Thomas is a really exciting player whose glimpses over the last few years suggest he is going to be a special player in the future. The Tasmanian falls into North Melbourne’s Next-Generation Academy and therefore the Kangaroos will have first dibs on Thomas who will likely command a first round bid. Thomas is an outside midfielder who has a good burst of speed and agility, using it well off his right foot. He can also push forward and hit the scoreboard. One of the cleanest players in the draft crop, Thomas is a one-touch player and turns an inch into a mile.

Past month:

Thomas was ultra-impressive in North Launceston’s Tasmanian State League premiership, booting two goals and named among the Bombers’ best in the 30-point win over Lauderdale. One who should test well at the National AFL Draft Combine.

 

September rank: #13

Stocker is a player who could definitely find himself as a first round prospect by November. Stocker is a strong midfielder who wins the football on the inside and spreads well from the stoppages. His clearance work is very good, while he can play on the outside where he can use the ball very well off either his right or left foot. Stocker will have the entire season at TAC Cup level, having finished school at Haileybury College in 2017.

Past month:

Stocker held his head high during the finals series, amassing 18 disposals, four marks, four inside 50s and two clearances in Sandringham’s Preliminary Final loss to Dandenong when he was clearly hampered by a shoulder injury. A brave effort and one of a Morrish Medallist who will surely find a home in the top 20.

 

September rank: #20

Based on potential – Collier-Dawkins could well be a first round prospect come later in the season. He still has some work to do in order to reach this level, but the signs early in the season are very good. Collier-Dawkins was very good in the #57 last year as a bottom-ager for the Oakleigh Chargers winning the ball as a hybrid midfielder, and ‘RCD’ has had a big growth spurt over recent years, seeing him jump to 193cm (and growing!). Collier-Dawkins looks most at home as an inside midfielder – using his clean and quick hands to effectiveness, but has played on the outside at times this year, including the Vic Metro trial game where he recorded 13 disposals and four marks.

Past month:

Bouncing up and down like a yo-yo, Collier-Dawkins was terrific throughout Oakleigh’s finals series after a quiet month in August. Collier-Dawkins had 19 disposals, three marks, three clearances, four inside 50s and one goal in the Grand Final loss, after a near best on ground effort of 26 disposals, four marks, five clearances, six inside 50s and a goal in the Preliminary Final win over Gippsland Power the week before.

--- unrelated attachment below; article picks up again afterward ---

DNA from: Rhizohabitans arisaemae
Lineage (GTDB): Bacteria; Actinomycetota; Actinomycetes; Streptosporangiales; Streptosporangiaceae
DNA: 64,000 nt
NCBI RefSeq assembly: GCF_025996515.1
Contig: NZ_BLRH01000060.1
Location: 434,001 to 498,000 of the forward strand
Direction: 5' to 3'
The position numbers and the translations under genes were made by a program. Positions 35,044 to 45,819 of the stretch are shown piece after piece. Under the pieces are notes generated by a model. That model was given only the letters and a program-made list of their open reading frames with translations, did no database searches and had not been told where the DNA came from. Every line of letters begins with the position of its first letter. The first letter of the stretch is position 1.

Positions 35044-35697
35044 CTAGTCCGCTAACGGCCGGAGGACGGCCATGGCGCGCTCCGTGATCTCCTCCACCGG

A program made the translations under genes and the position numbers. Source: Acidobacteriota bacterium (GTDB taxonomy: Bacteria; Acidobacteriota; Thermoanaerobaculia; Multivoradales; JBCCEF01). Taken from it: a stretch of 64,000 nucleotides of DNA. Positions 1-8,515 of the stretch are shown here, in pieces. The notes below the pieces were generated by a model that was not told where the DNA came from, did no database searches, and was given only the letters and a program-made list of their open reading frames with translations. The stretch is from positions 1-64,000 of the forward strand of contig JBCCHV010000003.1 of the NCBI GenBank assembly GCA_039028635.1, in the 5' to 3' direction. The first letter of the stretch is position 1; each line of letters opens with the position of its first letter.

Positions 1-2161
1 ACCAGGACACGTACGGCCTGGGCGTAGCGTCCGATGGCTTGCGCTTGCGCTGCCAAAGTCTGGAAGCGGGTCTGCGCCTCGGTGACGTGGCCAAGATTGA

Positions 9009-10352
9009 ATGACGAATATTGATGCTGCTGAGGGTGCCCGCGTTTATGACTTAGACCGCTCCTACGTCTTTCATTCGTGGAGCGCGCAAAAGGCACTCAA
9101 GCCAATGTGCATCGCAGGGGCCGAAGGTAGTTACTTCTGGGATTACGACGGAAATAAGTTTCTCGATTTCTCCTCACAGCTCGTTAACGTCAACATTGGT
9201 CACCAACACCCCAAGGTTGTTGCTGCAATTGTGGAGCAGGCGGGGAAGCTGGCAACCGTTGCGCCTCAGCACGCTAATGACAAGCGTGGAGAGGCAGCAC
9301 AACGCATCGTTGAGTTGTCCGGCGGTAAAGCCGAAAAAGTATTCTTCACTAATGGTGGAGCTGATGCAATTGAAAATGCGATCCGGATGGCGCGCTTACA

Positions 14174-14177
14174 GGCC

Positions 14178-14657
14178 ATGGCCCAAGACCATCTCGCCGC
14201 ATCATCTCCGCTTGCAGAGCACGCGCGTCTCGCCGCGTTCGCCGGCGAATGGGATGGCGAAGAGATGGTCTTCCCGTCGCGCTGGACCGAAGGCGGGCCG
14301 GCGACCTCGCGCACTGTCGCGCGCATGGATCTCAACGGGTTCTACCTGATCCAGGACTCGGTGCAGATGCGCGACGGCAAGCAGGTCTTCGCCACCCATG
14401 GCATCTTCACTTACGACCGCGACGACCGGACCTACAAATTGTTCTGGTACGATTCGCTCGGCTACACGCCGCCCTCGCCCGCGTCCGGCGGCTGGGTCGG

September rank: #14

The Gippsland Power captain is one of those players that in his bottom-age year looked like an outside midfielder, but won the majority of his possessions on the inside. In 2018, it has balanced out for him to impact on the outside and he is strong through the core despite being one of the lightest midfielders out there. He is a transition player who can give-and-go and can get forward and impact on the scoreboard. The biggest thing with Duursma is he has not got an obvious weakness, and while he does not win as much of the ball as other midfielders in the top end, he has both top skill and the ability to gain meterage with each disposal.

Past month:

One of the few Power players to hold his head high in Gippsland’s horror Preliminary Final loss to Oakleigh Chargers. He had 18 disposals, three marks, six clearances, eight tackles and four inside 50s. A consistent season has come to an end, and is a player who is expected to test well in the National AFL Draft Combine this week.

 

September rank: #12

The red-haired Williams burst onto the scene last year with some eye-catching displays for the Dandenong Stingrays, while he was also able to represent the Vic Country Under 18 team as a bottom-ager, where he mostly played in the ruck. While Williams is a strong ruck, he is probably a better forward at the moment – in the mould of Gold Coast’s 2014 draftee Peter Wright. Williams has an outstanding leap and is a capable set shot for goal and booted a stunning bag of seven against the Western Jets in Round 4 of the 2018 TAC Cup.

Past month:

Williams had a solid, without being outstanding finals series and still looms as a genuine first round tall for a finals side that is out of reach of the top echelon talls. His vertical leap was on show in the Grand Final win over Oakleigh Chargers, taking five marks from 12 disposals and two goals, as well as nine hitouts.

 

September rank: #15

An inside midfielder with lightning hands, West has the ability to impact in close or in the air. He has a vice-like grip and is one of the best contested marks of the midfielders in the competition. Rarely beaten one-on-one, West’s next step is just working on doing the fundamentals perfectly as there have been times where he can over-use the football or overcomplicate a situation. No doubt Western Bulldogs fans will keep a close eye on him.

Past month:

West has not played since the last Power Rankings, but holds his spot at 15 and expect him to cost the Western Bulldogs a top 25 selection.

 

September rank: #16

A classy midfielder who can also hit the scoreboard, Jones has been going about his business very nicely. The Tasmanian was overshadowed by the efforts of top 10 pick Tarryn Thomas at the Under 18 Academy Series, but his ability to win clearances and burn off his opponents is eye-catching. He often gets forward and hurts opposition teams on the scoreboard, and is always dangerous at ground level. Just the 180cm, but is versatile and slot in anywhere.